In the Brisbane suburb of Auchenflower, nestles a contemporary home that respectfully reinterprets the traditional character of the locality. Developed for Natural Life Style Homes by Brisbane firm Kelder Architects, this one-off custom designed home sits on a sloping 582m2 block. Replacing a 1960s brick and tile house, the original home had one redeeming feature – a breeze block screen to the street. This was recycled into the new design; and also inspired the design direction of the new build. Natural Life Style Homes wanted a liveable family home that makes the most of the site and location. The design also had to reference the modernist architectural style of homes from the American mid-century, particularly the classic examples of homes built in Palm Springs in Southern California during that period. It needed to be open to the outdoors and centred on indoor/outdoor living, taking into consideration the orientation of existing trees on the property, topography and Brisbane’s sub-tropical climate.
Needing to meet the requirements of Brisbane City Council’s Traditional Building Character Overlay Code presented some challenges for the architects. However, the planning constraints actually worked in the firm’s favour as it forced a development of the design and approach that may not have naturally occurred; one that made for a much more interesting and layered response. Bricks were integral to the design created by Kelder Architects. Brick has a timeless permanence and age gracefully, attributes the architects wanted this house to have. It gives the home a weighty and massive quality that anchors the home to the ground. The use of brick gave this project great texture and integral colour; an essential in the overall palette. And it didn’t blow out the budget.
On the ground level the house uses brick veneer and cavity brick construction in all the primarily visible areas – all PGH Bricks products. White painted PGH Purpose Made Commons were used to achieve the painted brick look, which was both an external and internal feature of the home. The painted brick was most effectively used internally in the 350mm thick blade walls that the large sliding doors stack back onto in the dining room. The painted brick is a strong and retro style element that also created deep 350mm wide thresholds at the door openings in the dining room, which provided the dining room with some solid and weighty walls, in contrast to the large glass doors.
PGH Smooth bricks in Black and Tan feature on the exterior of the building. In contrast to the white painted brick, the architects chose a brick that would be more at home in close proximity to the landscape and garden. PGH Smooth Black and Tan was selected for some of the exterior walls and on the ground as the leading edges of the steps to the alfresco dining/living terrace; and most prominently on the large retaining wall that divides the two levels at the front of the house. The warm mix of rich reds and deep oranges of the PGH Black and Tan bricks was an ideal complement to the greenery of the landscape and the overall white and grey palette of the house.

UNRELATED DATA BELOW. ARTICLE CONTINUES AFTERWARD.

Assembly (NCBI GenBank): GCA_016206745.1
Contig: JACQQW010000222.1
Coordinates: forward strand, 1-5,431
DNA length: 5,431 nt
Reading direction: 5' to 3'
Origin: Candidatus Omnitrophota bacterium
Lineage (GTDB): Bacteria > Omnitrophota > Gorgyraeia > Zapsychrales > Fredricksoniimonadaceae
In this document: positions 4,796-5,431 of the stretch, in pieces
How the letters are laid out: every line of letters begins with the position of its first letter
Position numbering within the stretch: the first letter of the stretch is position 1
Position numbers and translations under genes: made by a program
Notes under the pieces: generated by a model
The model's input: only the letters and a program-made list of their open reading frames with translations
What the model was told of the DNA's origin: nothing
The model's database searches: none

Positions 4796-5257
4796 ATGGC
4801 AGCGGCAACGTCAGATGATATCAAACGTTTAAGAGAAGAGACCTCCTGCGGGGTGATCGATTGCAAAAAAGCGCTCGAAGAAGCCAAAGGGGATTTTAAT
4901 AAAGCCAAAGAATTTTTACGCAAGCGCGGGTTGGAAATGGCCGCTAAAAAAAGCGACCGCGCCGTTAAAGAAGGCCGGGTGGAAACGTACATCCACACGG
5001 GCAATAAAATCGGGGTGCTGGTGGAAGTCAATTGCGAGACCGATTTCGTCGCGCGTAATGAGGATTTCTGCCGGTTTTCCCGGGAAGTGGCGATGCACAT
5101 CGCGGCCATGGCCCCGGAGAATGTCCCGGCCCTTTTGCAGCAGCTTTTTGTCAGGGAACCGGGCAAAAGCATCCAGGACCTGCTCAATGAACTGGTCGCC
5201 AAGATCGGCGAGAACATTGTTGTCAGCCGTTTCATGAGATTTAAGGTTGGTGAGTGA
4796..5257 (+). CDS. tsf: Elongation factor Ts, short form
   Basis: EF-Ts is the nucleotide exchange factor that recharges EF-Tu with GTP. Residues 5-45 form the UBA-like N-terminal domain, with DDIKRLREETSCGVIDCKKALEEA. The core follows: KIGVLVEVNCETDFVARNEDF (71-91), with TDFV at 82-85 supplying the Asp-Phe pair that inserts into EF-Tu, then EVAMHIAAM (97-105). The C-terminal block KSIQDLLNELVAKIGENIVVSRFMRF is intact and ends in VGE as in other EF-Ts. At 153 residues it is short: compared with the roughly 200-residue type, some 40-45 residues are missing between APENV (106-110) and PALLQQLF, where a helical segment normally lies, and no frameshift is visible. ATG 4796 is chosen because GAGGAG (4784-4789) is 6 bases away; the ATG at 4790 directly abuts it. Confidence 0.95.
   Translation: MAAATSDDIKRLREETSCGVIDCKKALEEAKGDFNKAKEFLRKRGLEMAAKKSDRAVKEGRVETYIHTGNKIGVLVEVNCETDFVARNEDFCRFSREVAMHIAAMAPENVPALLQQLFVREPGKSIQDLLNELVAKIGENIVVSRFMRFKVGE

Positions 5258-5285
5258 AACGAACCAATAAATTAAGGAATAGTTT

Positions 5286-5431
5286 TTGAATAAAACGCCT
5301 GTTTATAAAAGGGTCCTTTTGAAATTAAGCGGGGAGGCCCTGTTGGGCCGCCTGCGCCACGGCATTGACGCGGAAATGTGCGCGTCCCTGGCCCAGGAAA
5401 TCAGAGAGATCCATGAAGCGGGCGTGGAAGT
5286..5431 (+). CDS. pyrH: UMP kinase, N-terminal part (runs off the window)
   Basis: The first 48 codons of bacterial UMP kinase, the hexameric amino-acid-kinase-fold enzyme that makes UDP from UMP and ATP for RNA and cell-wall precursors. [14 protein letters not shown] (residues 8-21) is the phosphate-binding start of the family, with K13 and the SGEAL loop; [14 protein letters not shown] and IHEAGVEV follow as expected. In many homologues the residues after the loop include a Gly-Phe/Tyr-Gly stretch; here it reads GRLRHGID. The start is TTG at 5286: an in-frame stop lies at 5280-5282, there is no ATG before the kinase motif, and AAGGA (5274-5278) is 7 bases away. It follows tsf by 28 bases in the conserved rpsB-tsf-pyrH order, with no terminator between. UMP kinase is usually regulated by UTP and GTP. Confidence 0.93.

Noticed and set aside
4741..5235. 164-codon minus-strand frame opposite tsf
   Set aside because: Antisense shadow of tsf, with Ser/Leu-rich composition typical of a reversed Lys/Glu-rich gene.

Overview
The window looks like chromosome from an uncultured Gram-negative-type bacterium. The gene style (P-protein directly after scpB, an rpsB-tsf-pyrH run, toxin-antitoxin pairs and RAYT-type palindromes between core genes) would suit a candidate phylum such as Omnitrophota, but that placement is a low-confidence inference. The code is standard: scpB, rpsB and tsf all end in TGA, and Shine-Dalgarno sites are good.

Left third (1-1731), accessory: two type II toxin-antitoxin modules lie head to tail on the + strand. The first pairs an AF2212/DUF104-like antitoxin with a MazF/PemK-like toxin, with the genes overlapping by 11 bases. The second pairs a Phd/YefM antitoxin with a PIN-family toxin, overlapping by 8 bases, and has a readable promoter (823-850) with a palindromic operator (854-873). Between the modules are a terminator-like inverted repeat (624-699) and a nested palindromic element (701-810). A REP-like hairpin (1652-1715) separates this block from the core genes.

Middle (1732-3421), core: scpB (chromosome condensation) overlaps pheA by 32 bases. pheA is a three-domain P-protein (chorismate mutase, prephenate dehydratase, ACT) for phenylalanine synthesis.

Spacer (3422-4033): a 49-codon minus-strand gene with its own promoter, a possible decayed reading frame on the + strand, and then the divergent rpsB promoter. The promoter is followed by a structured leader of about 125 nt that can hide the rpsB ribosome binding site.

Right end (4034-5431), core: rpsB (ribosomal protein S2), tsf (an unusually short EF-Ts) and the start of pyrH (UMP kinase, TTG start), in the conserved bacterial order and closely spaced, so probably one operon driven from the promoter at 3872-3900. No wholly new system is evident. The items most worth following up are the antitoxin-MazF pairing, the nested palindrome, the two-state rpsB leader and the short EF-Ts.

The result is a house centred on a landscaped, north-facing courtyard that includes a pool. All the ground floor living areas wrap around, and open out to this outdoors space. The courtyard provides many benefits for the home: it directs northern light and breezes into the interior all day; it is a protected landscape for the living areas to open onto; whereby outdoor family life and activities are central to the home and very much connected to the interior, which is a must for life in Brisbane. Best of all, the courtyard provides the house with a centralised outlook that cannot be built out or blocked.
In response to the shape of the site and its steep topography, the architects included some interesting angles in the design, and a dynamic interplay of levels. The flow of steps runs from the street level down to entry level, and then down again to the heart of the home, the central courtyard, and the key living areas around it. With a floor area of 400m2, the house is large; however it sits on the site in a very unimposing manner as it is cut into the site, retaining a single storey at the street level and stepping down the site to reveal its full height.
Through the use of durable materials and clever design, Kelder Architects have creatively and skilfully designed a large house that presents itself to the street as a smaller, more approachable residence that looks right at home in the character filled, hilly streets of Auchenflower.
Photography is by Angus Martin.
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